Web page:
MATERIAL AND METHODS

Participants and procedure

Fifty patients with a diagnosis of depressive disorder as per ICD-10 DCR.[10] Criteria with no comorbid medical/ psychiatric disorders were recruited from the outpatient department of Psychiatry and Psychosocial Unit of Clinical Psychology, Central Institute of Psychiatry, Ranchi, Jharkhand using purposive sampling. Individuals who received or have received electroconvulsive therapy in the past 6 months were excluded from the study. The data collection was started on April 2021 and ended in August 2021. A written informed consent was taken from all the participants who agreed to take part in the study. Patients who had active suicidal ideation (score more than 9 in MSSI) were included in DSI group (n = 25), who does not have active suicidal ideation (score <9 in MSSI) were included in NSI group (n = 25). All the participants age ranged between 18 and 45 years. Each participants were asked to complete the sociodemographic data sheet, MSSI;[11] Hamilton Rating Scale for Depression (HRSD or HAM-D);[12] Ruminative Response Scale (RRS);[13] Cognitive Flexibility Scale (CFS);[14] and executive functions tests such as WCST[15] and Eriksen Flanker Test.[16] The ethical committee of the institute approved the study, and it was conducted in accordance with the Declaration of Helsinki.

Measures

MSSI – The MSSI is an 18-item scale that helps to assess the severity of suicidal ideation over a 48-h period. The scale determines intention, competence to attempt suicide, and amount of talking/writing about death. The suicide item has been found to have good reliability and validity for assessing suicidality.

HAM-D – The HDRS (also known as the HAM-D) is the most widely used clinician-administered depression assessment scale developed by Max Hamilton in 1960. The original version contains 17 items (HDRS-17) pertaining to symptoms of depression experienced over the past week. Results are categorized as mild, moderate, or severe depression.

RRS – The RRS is a 22-item measure of proneness to ruminative thought when feeling sad or low. A total score can be calculated, as well as subscale scores for “brooding” and reflective pondering. Adequate psychometric properties were reported including good internal consistency, moderate test-retest reliability, and evidence for construct validity for the total score and subscale scores.[17]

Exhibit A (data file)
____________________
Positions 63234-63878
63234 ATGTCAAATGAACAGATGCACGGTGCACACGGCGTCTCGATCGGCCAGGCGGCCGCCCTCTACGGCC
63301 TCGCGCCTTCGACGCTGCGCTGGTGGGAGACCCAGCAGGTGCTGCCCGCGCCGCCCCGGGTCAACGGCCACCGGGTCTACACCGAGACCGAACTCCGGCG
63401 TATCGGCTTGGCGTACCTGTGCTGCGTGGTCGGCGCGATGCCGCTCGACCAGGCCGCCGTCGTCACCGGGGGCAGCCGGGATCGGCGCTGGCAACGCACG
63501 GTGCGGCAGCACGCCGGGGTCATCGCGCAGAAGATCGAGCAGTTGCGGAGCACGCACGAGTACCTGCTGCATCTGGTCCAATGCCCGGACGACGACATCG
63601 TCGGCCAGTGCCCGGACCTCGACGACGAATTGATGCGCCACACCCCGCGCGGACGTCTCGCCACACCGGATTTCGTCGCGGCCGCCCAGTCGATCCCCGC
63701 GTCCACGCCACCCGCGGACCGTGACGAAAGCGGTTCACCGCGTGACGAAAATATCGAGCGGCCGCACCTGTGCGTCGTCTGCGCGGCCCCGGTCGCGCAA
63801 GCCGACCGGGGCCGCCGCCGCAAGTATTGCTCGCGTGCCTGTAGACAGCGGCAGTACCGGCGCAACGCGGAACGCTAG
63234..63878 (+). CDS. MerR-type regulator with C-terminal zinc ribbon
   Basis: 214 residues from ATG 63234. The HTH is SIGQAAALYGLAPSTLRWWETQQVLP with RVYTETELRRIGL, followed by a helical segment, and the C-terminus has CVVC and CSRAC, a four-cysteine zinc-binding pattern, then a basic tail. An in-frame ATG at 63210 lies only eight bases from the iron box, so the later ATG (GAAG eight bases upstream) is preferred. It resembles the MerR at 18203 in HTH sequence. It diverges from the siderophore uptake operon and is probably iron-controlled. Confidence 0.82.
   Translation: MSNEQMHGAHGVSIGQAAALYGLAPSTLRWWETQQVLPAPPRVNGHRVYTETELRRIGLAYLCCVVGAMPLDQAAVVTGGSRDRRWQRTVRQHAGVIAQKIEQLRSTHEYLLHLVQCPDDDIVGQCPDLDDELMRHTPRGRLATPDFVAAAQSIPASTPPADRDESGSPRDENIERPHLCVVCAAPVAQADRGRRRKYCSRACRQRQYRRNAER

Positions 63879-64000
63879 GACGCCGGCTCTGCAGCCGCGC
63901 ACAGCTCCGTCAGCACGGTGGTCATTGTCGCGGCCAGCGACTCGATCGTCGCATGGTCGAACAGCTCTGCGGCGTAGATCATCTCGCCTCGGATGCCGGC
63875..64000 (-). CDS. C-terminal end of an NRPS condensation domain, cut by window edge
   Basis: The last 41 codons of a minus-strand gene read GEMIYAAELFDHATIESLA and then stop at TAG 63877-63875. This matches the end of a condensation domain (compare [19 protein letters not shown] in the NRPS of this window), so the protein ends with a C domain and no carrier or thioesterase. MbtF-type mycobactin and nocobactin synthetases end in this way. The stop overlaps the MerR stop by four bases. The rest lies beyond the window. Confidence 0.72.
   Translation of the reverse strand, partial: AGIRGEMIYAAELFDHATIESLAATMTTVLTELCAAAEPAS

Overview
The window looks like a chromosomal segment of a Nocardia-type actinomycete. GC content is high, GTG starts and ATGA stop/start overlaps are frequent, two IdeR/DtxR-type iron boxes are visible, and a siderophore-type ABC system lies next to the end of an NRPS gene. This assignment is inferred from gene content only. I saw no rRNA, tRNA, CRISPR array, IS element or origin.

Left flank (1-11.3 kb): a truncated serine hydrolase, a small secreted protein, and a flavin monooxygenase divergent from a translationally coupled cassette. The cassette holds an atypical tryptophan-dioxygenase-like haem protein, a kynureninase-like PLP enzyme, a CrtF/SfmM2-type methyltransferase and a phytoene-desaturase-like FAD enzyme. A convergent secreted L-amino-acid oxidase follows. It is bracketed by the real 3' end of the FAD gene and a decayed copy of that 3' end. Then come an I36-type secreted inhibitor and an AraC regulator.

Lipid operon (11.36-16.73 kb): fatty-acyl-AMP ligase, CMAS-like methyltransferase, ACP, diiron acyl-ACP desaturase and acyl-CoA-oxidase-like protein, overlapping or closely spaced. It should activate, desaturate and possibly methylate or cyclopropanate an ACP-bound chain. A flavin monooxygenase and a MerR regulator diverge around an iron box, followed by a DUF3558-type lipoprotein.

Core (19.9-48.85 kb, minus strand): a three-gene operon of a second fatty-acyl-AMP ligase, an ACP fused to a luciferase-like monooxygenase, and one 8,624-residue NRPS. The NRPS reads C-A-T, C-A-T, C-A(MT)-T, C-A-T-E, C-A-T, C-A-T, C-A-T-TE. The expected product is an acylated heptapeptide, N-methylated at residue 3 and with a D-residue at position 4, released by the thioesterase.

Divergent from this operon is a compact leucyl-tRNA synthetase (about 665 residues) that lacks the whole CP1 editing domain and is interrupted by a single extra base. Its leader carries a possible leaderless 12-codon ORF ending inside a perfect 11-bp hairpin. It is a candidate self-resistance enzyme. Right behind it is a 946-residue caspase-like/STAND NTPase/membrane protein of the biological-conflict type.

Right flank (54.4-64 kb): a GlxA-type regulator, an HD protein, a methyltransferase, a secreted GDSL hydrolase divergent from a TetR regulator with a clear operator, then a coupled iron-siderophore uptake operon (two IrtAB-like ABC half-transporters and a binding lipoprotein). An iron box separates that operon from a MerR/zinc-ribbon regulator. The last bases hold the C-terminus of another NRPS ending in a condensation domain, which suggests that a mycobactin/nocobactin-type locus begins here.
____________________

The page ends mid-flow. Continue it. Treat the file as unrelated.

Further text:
The CFS is a 12-item self-report scale (6-point Likert scale: 1 = strongly disagree to 6 = strongly agree) that assesses the aspects of cognitive flexibility considered relevant for (1) awareness of options, (2) willingness to be flexible, and (3) self-efficacy in being flexible (Martin and Rubin, 1995). Each item on the questionnaire consists of a statement dealing with beliefs and feelings about behavior. A higher score indicates more cognitive flexibility.

WCST – The WCST was developed by Heaton and colleagues. It is used to measure cognitive functions mainly executive control. The test included two decks of cards with four stimulus cards and 64 reaction cards. There is no time limit and the total number of errors, perseverative errors and non-perseverative errors. The completed categories were used to determine cognitive flexibility.

Eriksen Flanker Task – Flanker card is a set of response inhibition tests. It is used to find the ability to suppress responses in a particular inappropriate context. The target of the test is flanked by non-target stimuli which corresponded either b the same directional response as the target (congruent), to the opposite response (incongruent) or to neither (neutral). In this test, a directional response (left or right) considered a central target stimulus. Incongruent, congruent, neutral stimuli represented by arrows. We used psychology experiment-based language software 2.0 Beta 4 (open source) for this test which was provided on a 15’ laptop screen at a distance of one meter.[18]